But Gregory Peck as Atticus Finch might be one of the all time great performances. It's a little unfair because this happens a lot. I always picture Anthony Hopkins when I'm reading a Thomas Harris novel. I always picture Gregory Peck as Atticus Finch. But I know that Harper Lee thought of Gregory Peck as her father. (For those not in the know, while To Kill a Mockingbird is technically a work of fiction, it is semi-autobiographical.) Peck was one of those all time great actors. We were watching Staged (on Hulu right now, if you are curious) and Tennant and Sheen refer to Judi Dench as ethereal. She's one of those next level actors that just becomes a presence in everything that they do. Peck was one of those people. He was famous, but I don't even think he was as prolific as Dench was. But I know that because of To Kill a Mockingbird, anything I saw Peck in I thought of Atticus Finch. Unfortunately, that includes the first Omen film, but I don't even care. Both of those movies own.
To Kill a Mockingbird kind of cements Atticus Finch as the ideal father. He becomes the archetype, but even more so, we want Atticus Finch to be our own dad. It's funny, because Jem, in his early teenage years, often resents what his father can't do rather than what he can. I had an older dad. I can imagine yelling at my dad for not playing football for the Methodists (if I was into football or was Protestant). But there's one moment that is such a weird staple for the film. I have seen this scene referenced in all kinds of places, but my brain is flashing to a page from a Goon comic, where Atticus has to put down the dog. There's a concept here that only my adult brain can really grasp onto. It is what Lee was going for in Go Set a Watchman (admittedly, an insanely polarizing novel). We never really know our parents, do we? We know a lot about them, but they are always our parents to us. Mrs. Maudie knows that Jem is being an idiot complaining about playing football. But when Heck Tate comes over with a rifle and asks Atticus to shoot the dog, Atticus might have just as well flown away and Jem would have been just as shocked. The dark side of that, of course, is Go Set a Watchman's revelation that Atticus had been a member of the Klan. Just writing that sentence bums me out to no end, but it also is about the fact that we tend to form ideas of who people are without understanding that people have both talents and flaws that we could never possibly understand.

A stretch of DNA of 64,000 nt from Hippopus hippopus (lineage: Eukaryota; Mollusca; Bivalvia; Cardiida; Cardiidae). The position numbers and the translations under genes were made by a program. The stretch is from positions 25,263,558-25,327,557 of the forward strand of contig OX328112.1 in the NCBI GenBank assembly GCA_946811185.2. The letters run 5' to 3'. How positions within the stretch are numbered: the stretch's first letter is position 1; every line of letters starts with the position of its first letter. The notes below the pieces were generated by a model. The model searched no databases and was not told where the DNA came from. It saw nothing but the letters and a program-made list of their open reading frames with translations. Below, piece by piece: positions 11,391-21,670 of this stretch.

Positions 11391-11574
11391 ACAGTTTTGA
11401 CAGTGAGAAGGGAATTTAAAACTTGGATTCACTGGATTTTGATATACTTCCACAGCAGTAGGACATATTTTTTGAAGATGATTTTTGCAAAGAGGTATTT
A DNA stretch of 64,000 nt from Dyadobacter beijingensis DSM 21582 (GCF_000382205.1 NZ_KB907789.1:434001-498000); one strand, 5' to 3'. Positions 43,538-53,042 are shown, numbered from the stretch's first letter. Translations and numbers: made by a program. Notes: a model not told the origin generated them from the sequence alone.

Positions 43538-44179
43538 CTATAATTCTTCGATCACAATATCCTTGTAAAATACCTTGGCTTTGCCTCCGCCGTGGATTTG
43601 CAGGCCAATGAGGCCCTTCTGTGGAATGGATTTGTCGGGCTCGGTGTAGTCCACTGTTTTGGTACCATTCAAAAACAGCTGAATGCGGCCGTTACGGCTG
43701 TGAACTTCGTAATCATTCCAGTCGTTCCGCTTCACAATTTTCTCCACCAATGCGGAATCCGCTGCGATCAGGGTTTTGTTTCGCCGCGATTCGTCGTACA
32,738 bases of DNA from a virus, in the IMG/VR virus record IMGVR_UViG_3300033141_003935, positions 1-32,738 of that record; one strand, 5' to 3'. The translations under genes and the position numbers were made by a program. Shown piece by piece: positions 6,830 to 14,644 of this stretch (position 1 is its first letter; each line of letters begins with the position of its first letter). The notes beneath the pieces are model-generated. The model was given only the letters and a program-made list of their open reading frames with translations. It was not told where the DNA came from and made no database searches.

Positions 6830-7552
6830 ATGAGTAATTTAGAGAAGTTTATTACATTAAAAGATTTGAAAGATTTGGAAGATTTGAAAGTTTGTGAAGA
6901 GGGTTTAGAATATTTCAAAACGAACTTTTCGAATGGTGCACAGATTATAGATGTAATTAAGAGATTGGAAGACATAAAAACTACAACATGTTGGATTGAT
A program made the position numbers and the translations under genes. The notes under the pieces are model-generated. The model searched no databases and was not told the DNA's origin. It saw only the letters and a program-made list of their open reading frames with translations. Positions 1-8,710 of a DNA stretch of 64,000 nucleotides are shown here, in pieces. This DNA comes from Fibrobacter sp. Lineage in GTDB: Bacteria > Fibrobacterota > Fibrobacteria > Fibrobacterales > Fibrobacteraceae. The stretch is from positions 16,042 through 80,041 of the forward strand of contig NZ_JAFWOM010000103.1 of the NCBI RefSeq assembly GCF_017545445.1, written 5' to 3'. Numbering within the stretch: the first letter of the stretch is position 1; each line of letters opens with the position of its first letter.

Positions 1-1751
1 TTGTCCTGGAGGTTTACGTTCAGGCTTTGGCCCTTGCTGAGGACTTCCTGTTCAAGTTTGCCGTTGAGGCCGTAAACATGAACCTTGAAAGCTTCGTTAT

I never think of Robert Duvall as Boo Radley. He does a fine job. Sure, he's barely in the movie. (I don't really want to write too much about Boo because that's the job of my eighth grade class, who always finds Boo to be the most fascinating part of the book.) But Gregory Peck becomes Atticus Finch and, it should be noticed, that Brock Peters is always Tom Robinson for me. He's in a bunch of Star Trek movies. It doesn't matter. I see Admiral Tom Robinson at the Khitomer Accords every time. Do you know why? It's when Tom is giving his testimony. Like Boo Radley, you hear a lot more about Tom Robinson than you actually see of Tom Robinson. But he sits there with this dignity. He has trust that Atticus is going to do everything he can to ensure his freedom. But when he gets up on that stand and tears get in his eyes, that is a performance. It gets me. (Again, I can't cry unless it's a Christmas film, but that doesn't meant that I don't get moved.) He's crying because he's on trial, but he's also crying --for a really messed up reason --because of what Mayella Ewell did to him. Because one thing that is odd to think about is that Tom is the real victim of sexual assault here. Robinson still pities Mayella (which is what ultimately seals the deal for the jury), but he also thinks that he was just there to help do something that our society should see as basic. But this woman starts kissing all over him and he knows that, socially, he can't do anything about it. It's not like he's a single man. It looks like he was in a happy marriage with a bunch of kids. But because society understands that a good Black man is worth less than an evil white family, he just had to take it. And Brock Peters got that so much in that moment. It's insane to think of how powerful that moment was.
There is one line that I really wish made a bigger splash in the movie. It's the concept of doing the right thing, despite the fact that you know that you are going to lose. That's what the last administration did to me. I knew that I was going to annoy people when I called out Trump on his evils. I'm in a place where I'm alone in these beliefs. We're surrounded with Trump flags still and I know that people give me the side-eye when they're being polite. But that's kind of what it is. I think of that line. The line I have a harder time with, unfortunately, is the walking around in people's shoes for a while. Maybe it was because I did walk around their shoes and still made judgements or maybe we've just gone too far as a society, but that's something I still need to work on. Regardless, To Kill a Mockingbird is one of those powerhouse films. While I'll probably never have it in my Top 5, it really deserves to be there in some regards. It really is a fantastic film.
Film is great. It can challenge us. It can entertain us. It can puzzle us. It can awaken us.
Mr. H has watched an upsetting amount of movies. They bring him a level of joy that few things have achieved.